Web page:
Some songs get covered all the damn time, and I’m not sure why. A few months ago, I wrote about five different versions of Little Latin Lupe Lu for my record of the day — today I’m going to do the same thing, only with a song that has been recorded a million times, or at least 33 times, according to Wikipedia. And that’s just by artists we’ve all heard of. I mean, even Aaron Carter and the Smashing Pumpkins are on the list, though they won’t be making it into my top five, you’re welcome.
It’s a song we all know well. Originally titled My Girl Sloopy, Hang On Sloopy is one of those forever jams. Like Louie Louie, you can’t recall the first time you ever heard it. It’s just always been there, part of the 1960s zeitgeist that is still hanging around nearly 60 years later, at least if you turn on a radio from time to time, or walk into any business with canned music. It’s a song that is everywhere and always, and we have Bert Berns to thank for that.
Bert Berns wrote a ton of hits, his story is tragic and amazing, and I recommend both his biography and documentary (the soundtrack is perfect, start to finish) if you’re interested in learning more about the man who wrote not just Sloopy, but also Twist and Shout, Brown Eyed Girl, Piece of My Heart, Cry to Me, and plenty of other fantastic songs.
But today we focus on Sloopy. Rick Derringer of the McCoys says the song was actually written by a high school kid in St. Louis and sold to Berns, but since Bert isn’t around to refute that, I’m going to take it with a large grain of salt. Especially because it’s said that the muse for Sloopy was a jazz singer from Ohio, one named Dorothy Sloop. I mean maybe in 1964, high school kids in St. Louis were super into little-known Ohio jazz performers, but that kind of inspiration seems to be more in Berns’ arena.
I could go on about Bert Berns for ages, but that’s not why we’re here today. It’s Sloopy time. Below are my five (plus one) favorite versions of the everlasting tune, from my least to most favorite:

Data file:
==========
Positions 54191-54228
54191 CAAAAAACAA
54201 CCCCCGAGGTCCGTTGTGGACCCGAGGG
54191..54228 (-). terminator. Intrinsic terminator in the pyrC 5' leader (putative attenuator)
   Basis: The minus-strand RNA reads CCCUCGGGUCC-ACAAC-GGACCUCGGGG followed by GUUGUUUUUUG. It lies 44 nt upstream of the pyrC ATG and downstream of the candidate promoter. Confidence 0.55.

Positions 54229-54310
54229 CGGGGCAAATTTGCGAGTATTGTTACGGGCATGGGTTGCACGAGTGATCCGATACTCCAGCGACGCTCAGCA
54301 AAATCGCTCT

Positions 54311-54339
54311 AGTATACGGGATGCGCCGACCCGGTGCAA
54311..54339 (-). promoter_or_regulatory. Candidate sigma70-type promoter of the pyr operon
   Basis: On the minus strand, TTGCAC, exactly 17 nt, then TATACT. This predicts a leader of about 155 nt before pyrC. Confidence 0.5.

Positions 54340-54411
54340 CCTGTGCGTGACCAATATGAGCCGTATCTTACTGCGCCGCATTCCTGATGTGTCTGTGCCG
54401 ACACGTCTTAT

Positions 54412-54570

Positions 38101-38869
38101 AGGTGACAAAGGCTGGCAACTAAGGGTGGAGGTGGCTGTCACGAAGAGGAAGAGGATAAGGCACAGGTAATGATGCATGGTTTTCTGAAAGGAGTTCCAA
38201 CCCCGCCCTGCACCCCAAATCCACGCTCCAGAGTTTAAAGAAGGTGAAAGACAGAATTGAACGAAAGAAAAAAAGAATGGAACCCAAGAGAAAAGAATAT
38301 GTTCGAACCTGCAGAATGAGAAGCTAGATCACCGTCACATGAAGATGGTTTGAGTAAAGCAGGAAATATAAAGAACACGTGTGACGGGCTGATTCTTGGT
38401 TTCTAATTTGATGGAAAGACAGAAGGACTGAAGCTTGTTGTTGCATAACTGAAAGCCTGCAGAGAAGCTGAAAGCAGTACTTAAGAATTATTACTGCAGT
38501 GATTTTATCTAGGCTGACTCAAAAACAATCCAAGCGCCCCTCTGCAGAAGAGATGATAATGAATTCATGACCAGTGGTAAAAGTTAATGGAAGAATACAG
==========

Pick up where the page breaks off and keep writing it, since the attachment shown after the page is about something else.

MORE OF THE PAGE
Honorable mention: The Supremes (1966)
Not many women have covered Sloopy, and that’s a bummer. But the Supremes did it, so here they are. The arrangement is, sadly, a snooze. I’m really only putting it on this list for the vocals and the harmonies. This was recorded in the Florence Ballard/Diana Ross/Mary Wilson years, and I’d listen to those women sing anything and consider myself lucky to do so.
5. Jan and Dean (1965)
This is a weird one, and probably no one else has this on their top-five Sloopy list, but I dig it. I am an admitted Jan and Dean lover, but what I really like about this song is the overbearing arrangement, which almost borders on obnoxious with all that damn harmonica. But Sloopy is such a simple song, I think it works somehow. It adds another, larger element, and then when the fellas start to get wild at the end and the horns come in, it’s like the whole thing gets wrapped up in a big bow and you just don’t want it to end. Or maybe that’s just me.
4. Arsenio Rodriguez (1966)
There are two awesome Spanish covers of Sloopy, but I’m putting the most ridiculous one, the one I heard first, and the one that came out on Bert Berns’ own label, Bang, on my list. The spoken word silliness and the percussion really do it for me, because my exact idea of a good time is dancing around to an Afro-Cuban beat while someone shouts QUE PASA, SLOOPY? NO TE VAYAS! over and over. I think I need to add an entire Arsenio Rodriguez record to my collection, and soon.
3. Ramsey Lewis Trio (1974)
This mostly instrumental version is hoppin’. The piano and percussion are on point, it is Ramsey Lewis after all, and the song even won a Grammy the year it came out. When you hear the McCoys do this song, it sounds pretty simple, straightforward. Then you put it in the hands of an amazing composer and it just becomes a whole other thing. I love it.
2. The Remains (1966)
This version, from a 60s college dude cover/party band, a genre I can’t help but love, perhaps wasn’t even released, and if so definitely not widely, but it freaking wails. I picked up this record in the used bins on a whim the other day, and when I took it back to the listening station to check it out, I burst into giggles when this song kicked things off. I didn’t listen any further. I had to own it. And now I do.
1. The Vibrations (1964)
That’s right, the McCoys didn’t even make my list. Why? Because their version just isn’t that good. It’s boring, it’s dated, and I don’t love it. This is the original recording of the song, and it’s the one that should have made it big. Those background harmonies, the breakdown, the loping beat, the bass vocals … there’s just no contest. This is Sloopy how we ought to remember her.
If you’ve got a favorite version of Hang On Sloopy that I didn’t mention, or if you’d just like to tell me how wrong I am, let me know, here or over on twitter @dammitdacia. I’ve listened to at least a dozen versions today and I’m not even tired of it yet.